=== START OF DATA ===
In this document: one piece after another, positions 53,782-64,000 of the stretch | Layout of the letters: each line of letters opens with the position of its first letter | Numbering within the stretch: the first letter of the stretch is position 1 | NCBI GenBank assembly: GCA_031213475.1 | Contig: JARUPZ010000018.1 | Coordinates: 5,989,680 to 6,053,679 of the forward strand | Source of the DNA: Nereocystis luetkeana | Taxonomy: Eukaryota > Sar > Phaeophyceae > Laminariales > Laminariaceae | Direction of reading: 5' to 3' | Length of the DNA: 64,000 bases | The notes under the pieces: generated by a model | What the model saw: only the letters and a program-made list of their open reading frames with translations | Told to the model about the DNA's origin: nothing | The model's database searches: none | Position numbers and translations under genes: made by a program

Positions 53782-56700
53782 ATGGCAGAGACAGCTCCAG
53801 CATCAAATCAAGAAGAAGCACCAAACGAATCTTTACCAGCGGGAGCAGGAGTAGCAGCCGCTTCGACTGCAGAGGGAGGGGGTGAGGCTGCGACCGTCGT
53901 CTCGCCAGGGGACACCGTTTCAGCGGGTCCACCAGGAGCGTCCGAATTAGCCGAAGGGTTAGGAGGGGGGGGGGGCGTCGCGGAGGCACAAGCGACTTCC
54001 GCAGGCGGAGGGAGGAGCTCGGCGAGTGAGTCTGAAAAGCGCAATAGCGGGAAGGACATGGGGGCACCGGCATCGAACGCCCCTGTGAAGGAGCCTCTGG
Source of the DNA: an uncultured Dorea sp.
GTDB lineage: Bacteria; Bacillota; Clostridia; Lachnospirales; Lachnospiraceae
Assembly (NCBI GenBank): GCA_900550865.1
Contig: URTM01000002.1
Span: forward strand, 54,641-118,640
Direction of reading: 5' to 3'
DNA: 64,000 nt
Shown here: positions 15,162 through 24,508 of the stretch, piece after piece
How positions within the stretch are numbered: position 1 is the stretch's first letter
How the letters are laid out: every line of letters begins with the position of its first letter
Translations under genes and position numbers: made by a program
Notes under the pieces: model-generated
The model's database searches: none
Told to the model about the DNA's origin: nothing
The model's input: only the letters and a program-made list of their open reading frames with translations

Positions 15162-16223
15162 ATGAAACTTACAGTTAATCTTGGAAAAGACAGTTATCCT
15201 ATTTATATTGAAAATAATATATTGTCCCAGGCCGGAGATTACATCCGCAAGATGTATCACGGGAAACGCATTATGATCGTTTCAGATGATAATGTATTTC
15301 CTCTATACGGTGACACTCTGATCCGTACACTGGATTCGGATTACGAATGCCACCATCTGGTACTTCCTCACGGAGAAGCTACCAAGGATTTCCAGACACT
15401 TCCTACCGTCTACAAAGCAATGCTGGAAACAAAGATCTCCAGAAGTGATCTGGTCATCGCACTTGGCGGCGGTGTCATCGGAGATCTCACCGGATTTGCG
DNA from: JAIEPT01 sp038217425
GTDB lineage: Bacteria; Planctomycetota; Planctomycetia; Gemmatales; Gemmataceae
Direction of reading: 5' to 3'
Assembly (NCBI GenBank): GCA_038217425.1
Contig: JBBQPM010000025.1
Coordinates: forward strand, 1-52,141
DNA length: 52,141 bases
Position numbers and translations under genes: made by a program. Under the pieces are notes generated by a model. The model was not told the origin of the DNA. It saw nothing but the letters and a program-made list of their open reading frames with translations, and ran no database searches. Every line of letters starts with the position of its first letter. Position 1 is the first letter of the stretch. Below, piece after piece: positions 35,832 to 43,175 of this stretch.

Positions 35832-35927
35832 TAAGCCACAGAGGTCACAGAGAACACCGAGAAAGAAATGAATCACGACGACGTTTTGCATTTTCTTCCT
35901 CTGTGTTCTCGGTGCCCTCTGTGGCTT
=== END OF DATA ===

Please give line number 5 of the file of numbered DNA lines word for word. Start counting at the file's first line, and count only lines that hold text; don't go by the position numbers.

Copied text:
53901 CTCGCCAGGGGACACCGTTTCAGCGGGTCCACCAGGAGCGTCCGAATTAGCCGAAGGGTTAGGAGGGGGGGGGGGCGTCGCGGAGGCACAAGCGACTTCC